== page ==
Although neither Cynddylan nor Heledd are attested in historical sources such as the Harleian genealogies, Cynddylan is the subject of a lament in awdl-metre, Marwnad Cynddylan (not to be confused with the englynion of the same title in Canu Heledd), which is thought to date from the time of his death, and scholars have not doubted that Cynddylan and Heledd were historical figures in seventh-century Powys. However, while some scholars have thought of other details of Canu Heledd as also being good evidence for seventh-century events, other sources suggest that seventh-century relations between Mercia and Powys were more cordial, and that there was no catastrophic invasion of Powys by the English in this period. Such invasions did characterise the ninth century, however, when Canu Heledd was probably composed. Thus the poems are generally now thought more to reflect ninth-century imaginings of what the seventh century must have been like, telling us more about ninth-century realities than seventh-century ones.[8][9][10] Some commentators even consider a tenth-century date for the origin of the text.[11]

Heledd has been supposed by some commentators to have 'taken over the mantle of the old Celtic goddess of sovereignty', but there is no substantial evidence for this.[12][13]

ExampleEdit

As edited and translated by Jenny Rowland, stanzas 57-65 of Canu Heledd, entitled 'Ffreuer', run:[14]

Gwynn y byt freuer mor yw dihent. heno
gwedy colli kenueint.
o anffawt vyn tauawt yt lesseint.

Gwyn y byt freuer mor yw gwann heno.
gwedy agheu eluan.
ac eryr kyndrwyn kyndylan.

Nyt angheu ffreuer. am de heno
am danorth brodyrde.
duhunaf wylaf uore.

Nyt angheu ffreuer am gwna heint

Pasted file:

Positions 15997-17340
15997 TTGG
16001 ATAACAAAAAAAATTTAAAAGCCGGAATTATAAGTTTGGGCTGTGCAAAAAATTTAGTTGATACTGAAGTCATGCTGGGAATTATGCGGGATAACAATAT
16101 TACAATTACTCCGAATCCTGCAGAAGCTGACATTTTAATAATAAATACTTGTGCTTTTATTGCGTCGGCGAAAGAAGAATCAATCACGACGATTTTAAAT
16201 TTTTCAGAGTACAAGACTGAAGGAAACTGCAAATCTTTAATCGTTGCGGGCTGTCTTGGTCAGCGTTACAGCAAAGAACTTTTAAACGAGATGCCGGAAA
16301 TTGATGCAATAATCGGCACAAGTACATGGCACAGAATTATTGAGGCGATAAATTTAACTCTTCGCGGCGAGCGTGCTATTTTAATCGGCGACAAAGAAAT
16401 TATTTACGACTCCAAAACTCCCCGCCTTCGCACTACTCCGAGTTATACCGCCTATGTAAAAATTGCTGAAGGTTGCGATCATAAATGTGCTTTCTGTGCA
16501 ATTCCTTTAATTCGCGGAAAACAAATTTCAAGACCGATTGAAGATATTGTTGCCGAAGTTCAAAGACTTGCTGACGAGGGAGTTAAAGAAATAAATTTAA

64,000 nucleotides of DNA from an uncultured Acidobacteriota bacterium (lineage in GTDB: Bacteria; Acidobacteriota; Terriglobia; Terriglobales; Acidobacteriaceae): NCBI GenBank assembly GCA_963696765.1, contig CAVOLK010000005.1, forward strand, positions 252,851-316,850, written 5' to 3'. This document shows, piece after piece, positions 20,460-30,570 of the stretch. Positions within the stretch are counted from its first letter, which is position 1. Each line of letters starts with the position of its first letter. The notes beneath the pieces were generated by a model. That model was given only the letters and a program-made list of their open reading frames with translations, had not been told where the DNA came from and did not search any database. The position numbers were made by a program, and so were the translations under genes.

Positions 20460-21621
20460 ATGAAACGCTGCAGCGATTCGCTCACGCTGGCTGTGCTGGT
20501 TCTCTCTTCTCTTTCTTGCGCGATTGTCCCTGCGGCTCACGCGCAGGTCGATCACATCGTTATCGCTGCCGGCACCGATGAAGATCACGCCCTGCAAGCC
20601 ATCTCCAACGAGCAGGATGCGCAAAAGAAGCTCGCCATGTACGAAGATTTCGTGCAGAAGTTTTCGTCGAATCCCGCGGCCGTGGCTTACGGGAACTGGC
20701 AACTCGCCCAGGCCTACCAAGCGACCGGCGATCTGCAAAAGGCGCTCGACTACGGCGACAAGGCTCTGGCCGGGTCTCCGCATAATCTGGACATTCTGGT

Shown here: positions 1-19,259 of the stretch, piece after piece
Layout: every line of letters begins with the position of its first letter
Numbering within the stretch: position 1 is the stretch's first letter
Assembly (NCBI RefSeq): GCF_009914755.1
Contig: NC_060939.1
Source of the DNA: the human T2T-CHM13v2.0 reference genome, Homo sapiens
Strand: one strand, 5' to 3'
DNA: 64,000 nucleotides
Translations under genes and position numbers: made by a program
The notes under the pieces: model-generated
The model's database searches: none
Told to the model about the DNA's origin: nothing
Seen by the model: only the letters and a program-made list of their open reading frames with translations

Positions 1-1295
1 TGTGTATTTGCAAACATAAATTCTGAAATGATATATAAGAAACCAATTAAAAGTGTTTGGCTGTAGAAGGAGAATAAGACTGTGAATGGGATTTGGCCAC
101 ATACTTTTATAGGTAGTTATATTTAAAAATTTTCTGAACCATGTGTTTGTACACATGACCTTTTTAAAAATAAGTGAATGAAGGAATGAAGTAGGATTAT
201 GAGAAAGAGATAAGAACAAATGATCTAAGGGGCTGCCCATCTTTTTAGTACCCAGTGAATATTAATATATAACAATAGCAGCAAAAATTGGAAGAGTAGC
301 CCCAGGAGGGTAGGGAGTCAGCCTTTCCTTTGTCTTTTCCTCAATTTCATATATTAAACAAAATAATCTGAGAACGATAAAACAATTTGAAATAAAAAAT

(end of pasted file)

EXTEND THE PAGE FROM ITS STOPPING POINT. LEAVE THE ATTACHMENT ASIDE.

o dechreu nos hyt deweint.
duhunaf wylaf bylgeint.

Nyt angheu ffreuer am tremyn heno.
am gwna grudyeu melyn.
a [choch] dagreu dros erchwyn.

Nyt angheu ffreuer a erniwaf heno
namyn my hun. [yn] wanglaf
vym brodyr am tymyr a gwynaf.

Ffreuer wenn brodyr ath uaeth.
ny hannoedynt or diffaeth.
wyr ny uegynt vygylaeth.

Ffreuer wenn brodyr ath uu.
pann glywynt gywrenin llu.
ny echyuydei ffyd ganthu.

Mi a ffreuer a medlan.
kyt ytuo cat ym bop mann.
nyn tawr ny ladawr an rann.

Blessed is Ffreuer — how painful it is tonight
after the loss of family.
Because of the misfortune of my tongue they have been slain.

Blessed is Ffreuer — how sad it is tonight
after the death of Elfan
and the hero of Cyndrwyn, Cynddylan.

It is not the death of Ffreuer which torments me tonight.
Because of the ?slaughter of my ?ardent brothers
I wake, I weep at morning.

It is not the death of Ffreuer which causes me grief tonight
from the beginning of night till the dead of night.
I wake, I weep at daybreak.

It is not the death of Ffreuer which moved me tonight
and cayses me to have yellow cheeks
and (shed) tears of blood over the bedside.

It is not the death of Ffreuer which I grieve for tonight,
but rather for myself, weak and ill.